NASA's wrist slapped for security breach
NASA's a little red-faced today, after an inspection showed that a sell-off of thousands of PCs in a fund-raising exercise left it wide open to hackers.
NASA has been flogging off equipment which is surplus to requirements since the scrapping of the space shuttle program earlier this year.
But the Office of Audits says it found significant weaknesses in the 'sanitization and disposition processes' at all four of the centers it reviewed - Kennedy, Ames, Johnson and Langley.
"For example, we found that Kennedy managers were not notified when computers failed sanitization verification testing; that no verification testing was being performed at Johnson or Ames; and that Kennedy, Johnson, and Ames were using unapproved sanitization software," says the report.
"We also found that while hard drives are destroyed at Langley before computers are released to the public, personnel did not properly account for or track the removed hard drives during the destruction process."
Even worse, says inspector general Paul K Martin in the report, some of this information would have been a godsend to hackers. Indeed, several pallets of computers which were being prepared for sale were discovered to have NASA's IP addresses written on the casing.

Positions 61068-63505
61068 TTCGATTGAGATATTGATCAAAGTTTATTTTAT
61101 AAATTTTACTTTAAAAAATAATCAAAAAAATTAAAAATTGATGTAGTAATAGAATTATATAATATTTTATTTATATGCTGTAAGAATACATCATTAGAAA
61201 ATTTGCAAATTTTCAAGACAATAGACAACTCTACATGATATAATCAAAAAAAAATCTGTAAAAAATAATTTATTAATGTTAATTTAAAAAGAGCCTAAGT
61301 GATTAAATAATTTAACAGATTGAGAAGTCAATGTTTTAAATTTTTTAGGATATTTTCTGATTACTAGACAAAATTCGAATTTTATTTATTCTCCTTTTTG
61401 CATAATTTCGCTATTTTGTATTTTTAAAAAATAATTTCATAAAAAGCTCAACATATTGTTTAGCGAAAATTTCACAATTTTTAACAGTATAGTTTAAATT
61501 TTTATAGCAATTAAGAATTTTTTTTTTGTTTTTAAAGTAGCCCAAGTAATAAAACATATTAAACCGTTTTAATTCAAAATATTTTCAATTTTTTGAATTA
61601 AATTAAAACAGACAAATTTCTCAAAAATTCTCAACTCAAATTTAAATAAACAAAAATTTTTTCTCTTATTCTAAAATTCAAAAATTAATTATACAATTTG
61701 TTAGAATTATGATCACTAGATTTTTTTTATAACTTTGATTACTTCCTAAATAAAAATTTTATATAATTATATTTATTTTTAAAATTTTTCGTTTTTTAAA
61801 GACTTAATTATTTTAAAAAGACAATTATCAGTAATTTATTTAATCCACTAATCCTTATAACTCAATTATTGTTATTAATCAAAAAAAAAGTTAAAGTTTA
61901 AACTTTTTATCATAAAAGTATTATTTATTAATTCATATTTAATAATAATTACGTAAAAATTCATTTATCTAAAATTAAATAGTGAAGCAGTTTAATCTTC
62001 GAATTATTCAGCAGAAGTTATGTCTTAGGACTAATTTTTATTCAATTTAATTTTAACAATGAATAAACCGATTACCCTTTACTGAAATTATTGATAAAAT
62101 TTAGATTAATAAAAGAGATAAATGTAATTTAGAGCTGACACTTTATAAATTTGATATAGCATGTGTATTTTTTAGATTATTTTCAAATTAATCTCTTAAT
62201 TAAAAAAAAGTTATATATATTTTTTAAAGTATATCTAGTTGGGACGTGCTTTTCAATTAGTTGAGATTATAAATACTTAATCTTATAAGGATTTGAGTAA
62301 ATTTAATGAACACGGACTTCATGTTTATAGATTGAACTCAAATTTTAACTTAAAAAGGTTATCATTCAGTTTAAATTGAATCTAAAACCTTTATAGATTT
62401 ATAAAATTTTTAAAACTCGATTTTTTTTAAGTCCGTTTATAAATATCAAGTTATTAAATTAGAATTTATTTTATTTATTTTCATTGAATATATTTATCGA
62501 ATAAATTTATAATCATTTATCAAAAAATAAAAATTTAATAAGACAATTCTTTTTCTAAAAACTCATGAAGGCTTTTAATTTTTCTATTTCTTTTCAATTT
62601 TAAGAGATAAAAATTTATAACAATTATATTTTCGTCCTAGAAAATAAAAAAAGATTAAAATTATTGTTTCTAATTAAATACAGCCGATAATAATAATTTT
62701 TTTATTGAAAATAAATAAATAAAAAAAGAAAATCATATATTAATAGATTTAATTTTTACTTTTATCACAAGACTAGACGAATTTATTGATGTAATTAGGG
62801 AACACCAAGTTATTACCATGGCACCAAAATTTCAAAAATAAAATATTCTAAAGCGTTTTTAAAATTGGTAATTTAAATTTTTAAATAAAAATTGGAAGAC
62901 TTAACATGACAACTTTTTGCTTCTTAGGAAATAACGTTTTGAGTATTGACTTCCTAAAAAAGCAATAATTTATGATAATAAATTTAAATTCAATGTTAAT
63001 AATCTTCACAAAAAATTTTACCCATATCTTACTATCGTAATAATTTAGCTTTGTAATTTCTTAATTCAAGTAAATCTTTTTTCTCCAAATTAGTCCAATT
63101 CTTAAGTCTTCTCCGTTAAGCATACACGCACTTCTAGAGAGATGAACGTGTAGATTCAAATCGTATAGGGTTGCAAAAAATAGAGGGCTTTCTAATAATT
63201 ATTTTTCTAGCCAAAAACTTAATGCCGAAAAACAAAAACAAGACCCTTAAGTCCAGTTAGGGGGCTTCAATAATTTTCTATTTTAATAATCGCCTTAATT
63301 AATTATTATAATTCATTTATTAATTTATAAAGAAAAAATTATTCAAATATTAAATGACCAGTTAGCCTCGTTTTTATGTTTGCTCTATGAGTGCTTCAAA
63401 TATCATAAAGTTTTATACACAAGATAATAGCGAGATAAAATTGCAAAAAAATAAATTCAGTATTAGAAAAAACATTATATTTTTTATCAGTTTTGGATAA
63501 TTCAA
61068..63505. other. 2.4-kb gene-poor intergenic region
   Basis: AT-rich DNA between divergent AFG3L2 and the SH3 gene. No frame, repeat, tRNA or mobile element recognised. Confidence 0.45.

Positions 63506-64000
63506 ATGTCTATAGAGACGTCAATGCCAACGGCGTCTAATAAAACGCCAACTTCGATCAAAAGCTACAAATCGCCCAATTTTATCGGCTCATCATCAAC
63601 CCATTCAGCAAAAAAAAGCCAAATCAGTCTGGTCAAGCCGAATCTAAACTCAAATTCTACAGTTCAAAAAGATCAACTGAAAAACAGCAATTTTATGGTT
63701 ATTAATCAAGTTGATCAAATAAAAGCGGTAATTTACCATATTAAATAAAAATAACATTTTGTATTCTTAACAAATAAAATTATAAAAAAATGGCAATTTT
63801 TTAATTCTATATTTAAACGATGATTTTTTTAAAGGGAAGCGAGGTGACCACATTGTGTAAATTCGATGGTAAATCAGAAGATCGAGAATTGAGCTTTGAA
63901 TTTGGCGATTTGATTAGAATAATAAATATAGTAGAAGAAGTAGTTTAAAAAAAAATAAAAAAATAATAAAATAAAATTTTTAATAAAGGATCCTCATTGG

"Internet Protocol information could provide a hacker with the details needed to target specific NASA network assets and exploit weaknesses,
resulting in the compromise of sensitive information," he points out.
NASA accepts thethe criticisms, and says it agrees with most of the measures suggested in the report. It's critical, though, of the recommendation that it should develop a new policy more in line with ISO standards, saying it would create a bureaucratic nightmare.
"This burden would far outweigh any benefits, value, or recouped dollars that NASA would hope to obtain via reutilization, transfer, donation or federal sale of the sanitized computers," complains NASA CIO Linda Cureton.
"The Agency would be better off by simply requiring that all media be destroyed by shredding, or by incineration, than to develop a sampling methodology for verification testing that meets or exceeds the minimum requirements of an industry or government standard."